Did your small grain forages get away from you during the fall? It’s been a common problem this winter. Snow mold from overgrown winter annual forage is certainly a risk, but we still don’t recommend cutting or grazing in the middle of winter.
You probably did your best with the information at hand. Much of that information was based off of the past few winters, when the cold slammed us hard and early. So the conventional wisdom was to play it safe. That meant planting on the early side to have enough growth to survive the winter, to get some fall tillering (at least two tillers per plant is recommended) and a good six inches of growth before winter set in. Temperatures reaching seventy on Christmas day were not in the plan.
Weather that stays this balmy into the true beginnings of winter confuses the plant. As temperatures dip and stay in the 30s and 40s during the typical northeastern winter, small grains and other winter annuals take the signal to pause growth and begin dormancy. Without that signal, the plants are in danger of producing too much leafy top growth that is not hardened off and more susceptible to frost damage. Freeze damage that comes too suddenly before the plant goes dormant causes even more damage.
The excessive growth – especially stands of small grain forages when annual ryegrass is mixed in – is prone to lodging in wet conditions with snow fall. This can lead to snow mold, a fungus that thrives in the humid, dark, and airless conditions beneath the lodged forage. If it’s in a lower or poorly drained part of the field, the moisture in the area can also freeze over and cause more damage to the stand. And even if you don’t see ice sheeting on the plants, more moisture in bottomland soil means more freezing and damage around the root zone.
The risk of damage if you cut or graze, however, is greater. Wheel or hoof traffic over heavily frosted forage will almost certainly cause higher losses than waiting out the winter. When the plants’ cells become frosted, they expand and are more vulnerable to rupturing beyond repair with disturbances like traffic. The ground may also be too wet, which causes compaction. When the root zone is compacted, the roots cannot get enough oxygen and may rot (at the very least, root growth is constrained), causing damage to the whole plant. Additionally, if the grazing down to 3-4 inches is followed quickly by a cold snap, the plant will go dormant and that amount of remaining stubble is not equipped to weather the harsh turn to winter. More top growth gives the plant greater root energy reserves to draw upon during cold spells when photosynthesis is stalled. It also provides more insulation to the plant’s crown. It’s recommended to be no more than six inches tall going into winter, however, or the growth is actually more susceptible to damage.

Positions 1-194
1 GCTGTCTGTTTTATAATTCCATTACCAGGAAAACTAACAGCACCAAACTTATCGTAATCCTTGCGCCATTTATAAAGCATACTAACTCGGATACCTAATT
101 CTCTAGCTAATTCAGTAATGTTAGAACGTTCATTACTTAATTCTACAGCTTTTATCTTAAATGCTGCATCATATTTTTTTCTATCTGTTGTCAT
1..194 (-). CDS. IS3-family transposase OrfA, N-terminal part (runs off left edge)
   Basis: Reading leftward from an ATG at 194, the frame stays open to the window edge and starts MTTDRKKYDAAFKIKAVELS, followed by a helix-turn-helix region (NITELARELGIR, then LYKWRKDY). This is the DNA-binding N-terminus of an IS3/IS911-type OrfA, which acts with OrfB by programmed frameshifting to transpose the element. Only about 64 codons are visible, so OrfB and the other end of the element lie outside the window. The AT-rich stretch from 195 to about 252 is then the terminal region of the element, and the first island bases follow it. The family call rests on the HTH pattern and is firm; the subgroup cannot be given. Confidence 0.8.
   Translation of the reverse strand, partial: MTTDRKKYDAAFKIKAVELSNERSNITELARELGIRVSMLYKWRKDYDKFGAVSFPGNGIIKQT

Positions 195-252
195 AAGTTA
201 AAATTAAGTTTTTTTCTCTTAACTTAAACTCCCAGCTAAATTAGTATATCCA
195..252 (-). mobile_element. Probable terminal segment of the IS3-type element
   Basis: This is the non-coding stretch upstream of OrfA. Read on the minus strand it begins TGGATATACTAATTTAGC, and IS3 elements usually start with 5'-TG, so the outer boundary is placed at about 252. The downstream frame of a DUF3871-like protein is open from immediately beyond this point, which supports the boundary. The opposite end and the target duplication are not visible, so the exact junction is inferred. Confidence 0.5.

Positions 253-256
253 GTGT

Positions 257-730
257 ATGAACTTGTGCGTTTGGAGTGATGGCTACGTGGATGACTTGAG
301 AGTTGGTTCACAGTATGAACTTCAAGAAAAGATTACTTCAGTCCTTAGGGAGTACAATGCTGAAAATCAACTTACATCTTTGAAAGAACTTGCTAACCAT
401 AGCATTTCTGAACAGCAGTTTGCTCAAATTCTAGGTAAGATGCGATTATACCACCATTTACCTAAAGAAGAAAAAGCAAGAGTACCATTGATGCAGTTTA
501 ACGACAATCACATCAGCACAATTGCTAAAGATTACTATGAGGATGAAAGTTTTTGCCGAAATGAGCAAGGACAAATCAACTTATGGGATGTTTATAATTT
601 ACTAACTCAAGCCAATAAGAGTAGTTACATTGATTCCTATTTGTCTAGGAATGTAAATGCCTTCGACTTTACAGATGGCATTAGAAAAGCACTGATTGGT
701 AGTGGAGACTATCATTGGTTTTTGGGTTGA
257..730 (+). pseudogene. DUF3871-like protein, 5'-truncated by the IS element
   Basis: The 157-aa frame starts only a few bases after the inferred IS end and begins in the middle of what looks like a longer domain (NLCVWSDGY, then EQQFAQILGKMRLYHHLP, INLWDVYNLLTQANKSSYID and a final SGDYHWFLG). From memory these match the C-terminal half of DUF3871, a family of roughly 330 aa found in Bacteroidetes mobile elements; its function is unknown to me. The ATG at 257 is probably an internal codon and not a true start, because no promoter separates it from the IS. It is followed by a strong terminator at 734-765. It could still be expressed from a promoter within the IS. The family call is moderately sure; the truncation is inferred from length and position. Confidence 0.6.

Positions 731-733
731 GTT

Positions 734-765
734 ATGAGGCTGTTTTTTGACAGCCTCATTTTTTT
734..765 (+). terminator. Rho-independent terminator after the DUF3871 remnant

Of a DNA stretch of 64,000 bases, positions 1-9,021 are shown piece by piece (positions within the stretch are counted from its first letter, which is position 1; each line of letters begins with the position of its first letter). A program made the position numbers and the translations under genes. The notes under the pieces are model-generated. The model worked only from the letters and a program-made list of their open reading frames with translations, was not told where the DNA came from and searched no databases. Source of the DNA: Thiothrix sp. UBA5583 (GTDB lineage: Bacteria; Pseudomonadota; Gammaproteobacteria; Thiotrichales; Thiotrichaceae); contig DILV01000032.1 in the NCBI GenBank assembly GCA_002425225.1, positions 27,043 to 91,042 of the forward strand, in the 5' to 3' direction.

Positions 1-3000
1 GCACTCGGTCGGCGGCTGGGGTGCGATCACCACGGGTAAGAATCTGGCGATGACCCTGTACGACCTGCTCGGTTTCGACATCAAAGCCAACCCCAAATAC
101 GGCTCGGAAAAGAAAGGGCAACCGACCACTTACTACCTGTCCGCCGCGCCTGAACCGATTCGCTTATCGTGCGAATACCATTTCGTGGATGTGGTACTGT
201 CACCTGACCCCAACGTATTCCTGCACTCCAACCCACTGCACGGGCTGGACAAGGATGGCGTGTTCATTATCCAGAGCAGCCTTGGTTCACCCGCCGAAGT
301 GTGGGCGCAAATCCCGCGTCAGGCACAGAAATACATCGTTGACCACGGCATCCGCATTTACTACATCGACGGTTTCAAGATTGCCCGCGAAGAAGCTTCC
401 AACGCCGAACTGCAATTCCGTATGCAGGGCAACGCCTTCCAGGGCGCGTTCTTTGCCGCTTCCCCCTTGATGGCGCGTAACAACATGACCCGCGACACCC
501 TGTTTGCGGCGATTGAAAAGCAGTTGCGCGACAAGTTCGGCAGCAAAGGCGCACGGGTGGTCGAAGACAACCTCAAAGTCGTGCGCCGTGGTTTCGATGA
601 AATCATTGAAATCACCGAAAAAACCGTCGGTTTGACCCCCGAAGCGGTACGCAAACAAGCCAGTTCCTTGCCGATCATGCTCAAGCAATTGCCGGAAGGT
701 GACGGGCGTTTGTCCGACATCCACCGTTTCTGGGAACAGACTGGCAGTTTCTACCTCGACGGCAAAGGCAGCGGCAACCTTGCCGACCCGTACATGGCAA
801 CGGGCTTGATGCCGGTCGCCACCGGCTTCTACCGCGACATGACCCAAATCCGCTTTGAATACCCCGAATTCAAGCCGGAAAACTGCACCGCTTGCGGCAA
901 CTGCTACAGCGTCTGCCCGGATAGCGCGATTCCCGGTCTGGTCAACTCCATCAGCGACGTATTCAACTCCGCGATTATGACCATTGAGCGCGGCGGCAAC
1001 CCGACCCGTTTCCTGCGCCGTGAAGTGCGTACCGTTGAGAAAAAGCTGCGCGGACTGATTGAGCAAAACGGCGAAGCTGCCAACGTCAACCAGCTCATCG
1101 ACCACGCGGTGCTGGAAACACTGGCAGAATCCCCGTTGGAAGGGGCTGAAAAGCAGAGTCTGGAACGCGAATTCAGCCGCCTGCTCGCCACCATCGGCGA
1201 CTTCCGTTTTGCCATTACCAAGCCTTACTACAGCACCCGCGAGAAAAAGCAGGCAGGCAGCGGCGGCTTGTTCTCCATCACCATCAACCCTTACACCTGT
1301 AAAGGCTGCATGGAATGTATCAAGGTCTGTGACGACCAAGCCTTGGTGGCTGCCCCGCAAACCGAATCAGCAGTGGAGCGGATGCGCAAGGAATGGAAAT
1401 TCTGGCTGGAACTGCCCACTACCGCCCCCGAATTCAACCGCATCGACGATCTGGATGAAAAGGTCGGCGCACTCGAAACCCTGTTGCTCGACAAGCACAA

With the sudden drop off in temperatures we’ve seen this winter, small grain stands used to the warmth (especially those lacking snow cover) will suffer.
However, you can best reduce your losses by waiting until spring when the ground is dry enough to bring in the equipment or animals. At this point, losses will depend largely on the amount of snow cover your stand sees for the remainder of the winter.
It’s not until plants truly break dormancy at spring green-up time that you can begin to evaluate the success of your stand and see if a Plan B (such as oats or spring barley) is necessary.